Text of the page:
We here at the Comet realize UPMC and other large aggregators of non-profit wealth must contribute a fairer share of their immense profits to municipalities and school districts -- or else these institutions will cease functioning and be unable to maintain conditions for innovation and research to thrive.
We cannot center an economy around transactions we cannot tax.
But Pittsburgh already has several movements working on that in regards to UPMC, so what the heck dark sorcery is this??
Though SEIU Healthcare affirmed its link to Fair Share Pittsburgh, there's little else known about the group. The mayor, whose picture and words are featured prominently in one of the fliers, did not know for certain Thursday who was behind the campaign and said he assumed it was SEIU.
State Sen. Jim Ferlo and city Controller Michael Lamb, both members of Make It Our UPMC, also said they didn't know anything about the group.
SEIU Healthcare offered only this statement about the group:
"Fair Share Pittsburgh is a project of SEIU Healthcare Pennsylvania that has been informed by the many voices of healthcare workers, patients and taxpayers who believe that it's time for UPMC to start acting like a real charity by paying its fair share to support transit and schools, ensuring healthcare access regardless of economic or insurance status, and creating good, family-sustaining jobs for our community," Neil Bisno, who heads SEIU Healthcare Pennsylvania, wrote in an email statement.
He did not respond to follow-up questions.
The group's glossy, multi-color mailers, professional website and Facebook page point to a pricey campaign. (P-G, Moriah Balingit)
Twelve impolitic thoughts on this:
1) Political Pittsburgh is far, far too small for nobody to have any knowledge of this campaign. Who does everyone think they're kidding?
2) These mailers with the Mayor's picture on the front are going out before an election. We know our mayor enjoys pictures of and references to himself.
3) We know the Mayor is actively campaigning in this election.
4) Ravenstahl was long and notoriously against inconveniencing UPMC in any way before he dramatically came out for a legal challenge of their nonprofit status only this spring.
5) We have been given to suspect that many local labor organizers would like to see Ravenstahl's lawsuit settled out of court, in such a manner that the healthcare giant will agree to allow certain of its workers to unionize -- while its profits remain tax-exempt.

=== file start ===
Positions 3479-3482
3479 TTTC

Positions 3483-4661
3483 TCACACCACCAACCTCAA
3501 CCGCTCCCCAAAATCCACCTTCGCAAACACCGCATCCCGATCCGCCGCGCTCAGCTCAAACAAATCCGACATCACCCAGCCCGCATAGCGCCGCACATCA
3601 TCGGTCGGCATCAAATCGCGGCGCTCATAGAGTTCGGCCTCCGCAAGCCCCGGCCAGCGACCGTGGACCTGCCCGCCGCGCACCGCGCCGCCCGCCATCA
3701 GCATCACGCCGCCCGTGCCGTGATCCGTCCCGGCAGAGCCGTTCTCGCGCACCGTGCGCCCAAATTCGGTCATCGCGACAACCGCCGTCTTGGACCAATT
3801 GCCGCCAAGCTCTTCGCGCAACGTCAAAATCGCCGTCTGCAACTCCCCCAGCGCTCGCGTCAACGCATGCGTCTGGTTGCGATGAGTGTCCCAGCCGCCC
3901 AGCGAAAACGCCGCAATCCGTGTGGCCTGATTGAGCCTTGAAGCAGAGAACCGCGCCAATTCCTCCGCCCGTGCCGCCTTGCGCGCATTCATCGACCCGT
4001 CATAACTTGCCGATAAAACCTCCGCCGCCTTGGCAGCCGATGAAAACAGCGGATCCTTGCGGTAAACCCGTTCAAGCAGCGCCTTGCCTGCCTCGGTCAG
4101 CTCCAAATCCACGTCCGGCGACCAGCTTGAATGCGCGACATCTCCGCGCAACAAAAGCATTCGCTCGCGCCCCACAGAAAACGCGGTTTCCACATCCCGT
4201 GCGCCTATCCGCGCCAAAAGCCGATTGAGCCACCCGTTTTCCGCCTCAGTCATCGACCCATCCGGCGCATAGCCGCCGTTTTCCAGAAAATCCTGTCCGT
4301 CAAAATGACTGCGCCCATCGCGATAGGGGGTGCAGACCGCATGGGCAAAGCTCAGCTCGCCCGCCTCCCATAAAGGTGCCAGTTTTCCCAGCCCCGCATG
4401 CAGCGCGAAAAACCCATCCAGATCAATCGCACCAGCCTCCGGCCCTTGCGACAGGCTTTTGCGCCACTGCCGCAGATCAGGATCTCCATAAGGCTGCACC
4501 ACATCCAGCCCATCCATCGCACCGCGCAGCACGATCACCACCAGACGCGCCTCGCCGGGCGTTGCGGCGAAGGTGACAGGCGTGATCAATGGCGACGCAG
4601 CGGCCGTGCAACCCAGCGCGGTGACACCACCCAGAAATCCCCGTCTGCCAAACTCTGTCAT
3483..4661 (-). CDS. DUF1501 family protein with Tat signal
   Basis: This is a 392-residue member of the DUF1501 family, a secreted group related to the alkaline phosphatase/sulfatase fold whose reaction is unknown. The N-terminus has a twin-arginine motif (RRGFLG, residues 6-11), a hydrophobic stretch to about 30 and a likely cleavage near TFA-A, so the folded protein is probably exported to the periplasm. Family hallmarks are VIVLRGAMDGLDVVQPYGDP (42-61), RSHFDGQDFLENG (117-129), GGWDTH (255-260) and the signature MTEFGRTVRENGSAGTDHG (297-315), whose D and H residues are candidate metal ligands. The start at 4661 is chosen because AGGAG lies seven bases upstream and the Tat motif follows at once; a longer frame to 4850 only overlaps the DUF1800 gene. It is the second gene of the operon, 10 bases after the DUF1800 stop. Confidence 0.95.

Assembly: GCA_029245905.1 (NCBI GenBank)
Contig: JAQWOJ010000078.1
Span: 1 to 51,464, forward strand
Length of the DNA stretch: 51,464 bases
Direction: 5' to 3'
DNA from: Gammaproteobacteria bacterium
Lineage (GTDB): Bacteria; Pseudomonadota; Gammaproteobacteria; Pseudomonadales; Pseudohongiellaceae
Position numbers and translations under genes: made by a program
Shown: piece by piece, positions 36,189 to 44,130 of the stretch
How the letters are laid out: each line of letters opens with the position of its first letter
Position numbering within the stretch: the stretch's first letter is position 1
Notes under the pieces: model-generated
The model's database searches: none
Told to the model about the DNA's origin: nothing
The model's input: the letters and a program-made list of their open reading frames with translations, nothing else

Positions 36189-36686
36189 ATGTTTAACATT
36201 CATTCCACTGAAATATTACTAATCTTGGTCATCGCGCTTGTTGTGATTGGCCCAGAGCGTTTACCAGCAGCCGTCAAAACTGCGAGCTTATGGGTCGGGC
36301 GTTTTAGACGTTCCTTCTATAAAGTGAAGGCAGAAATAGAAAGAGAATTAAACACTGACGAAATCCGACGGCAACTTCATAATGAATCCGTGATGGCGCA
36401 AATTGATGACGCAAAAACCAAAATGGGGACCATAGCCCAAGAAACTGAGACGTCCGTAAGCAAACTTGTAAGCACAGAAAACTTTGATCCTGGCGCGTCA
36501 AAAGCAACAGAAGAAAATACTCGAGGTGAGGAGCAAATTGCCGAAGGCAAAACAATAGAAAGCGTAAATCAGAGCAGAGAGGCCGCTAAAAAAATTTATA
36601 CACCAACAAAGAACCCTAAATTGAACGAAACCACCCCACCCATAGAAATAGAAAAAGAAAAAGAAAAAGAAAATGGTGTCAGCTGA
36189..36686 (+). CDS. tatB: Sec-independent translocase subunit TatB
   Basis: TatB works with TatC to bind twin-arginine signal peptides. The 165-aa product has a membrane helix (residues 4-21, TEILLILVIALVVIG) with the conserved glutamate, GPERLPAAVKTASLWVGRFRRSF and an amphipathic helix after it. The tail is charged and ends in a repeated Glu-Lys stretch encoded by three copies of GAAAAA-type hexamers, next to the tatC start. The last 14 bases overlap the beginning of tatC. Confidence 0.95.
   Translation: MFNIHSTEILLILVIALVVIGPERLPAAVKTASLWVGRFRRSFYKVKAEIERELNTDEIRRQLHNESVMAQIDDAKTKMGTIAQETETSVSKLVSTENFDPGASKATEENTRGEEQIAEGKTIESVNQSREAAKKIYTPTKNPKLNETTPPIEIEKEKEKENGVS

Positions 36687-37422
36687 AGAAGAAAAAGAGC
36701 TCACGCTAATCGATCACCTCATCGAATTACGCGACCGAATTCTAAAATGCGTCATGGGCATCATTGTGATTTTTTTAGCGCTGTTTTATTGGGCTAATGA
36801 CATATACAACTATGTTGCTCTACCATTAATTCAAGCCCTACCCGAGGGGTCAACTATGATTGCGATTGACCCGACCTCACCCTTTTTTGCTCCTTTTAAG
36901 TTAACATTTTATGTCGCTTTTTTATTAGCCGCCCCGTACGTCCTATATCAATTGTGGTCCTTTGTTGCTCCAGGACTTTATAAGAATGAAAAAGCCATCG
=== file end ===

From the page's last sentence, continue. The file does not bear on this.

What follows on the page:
6) SEIU Local 32BJ is supporting Councilman Bill Peduto for a variety of stances he has taken in City government. However, SEIU-PA with its statewide spin-offs is officially "neutral" ... though it has excellent personal relationships in the Mayor's office.
7) Ask literally any former Occupier: Of all the wonderful unions that were part of that grungy "We Are the 99%" jag, SEIU-PA was always the one whose organizers employed the most guarded talking points, nervous control over events and the most complex agendas. Eventually they developed a reputation as a "very staff-driven union" as opposed to a "worker driven" one. By the time we Occupiers learned enough to distinguish among unions and understand SEIU-PA organizers' professional predicaments, it was always great fun to debate politics, tactics and strategy with them until they'd grow pale and silent.
8) Councilman Bill Peduto seems to be clear on the point that if any enormous enterprise fails the HUP test, by law it should be paying taxes to support public services, public infrastructure, public schools and public transit. He says UPMC and Highmark are clearly "in the same category". Meanwhile, true to form, Jack Wagner seems to be clear on little besides supporting the mayor's strategy at the moment.
9) Dan Onorato now works for Highmark.
10) Luke Ravenstahl will be looking for a job soon.
11) Ravenstahl may desire to build the political capital to seal this "deal" with UPMC (a tax giveaway in exchange for SEIU organizing) as a lame duck before handing over the reigns of his administration to a new figurehead.
12) It's the lack of openness and transparency that's getting to me about this "Fair Share Pittsburgh" campaign. And only potentially, the lack of solidarity.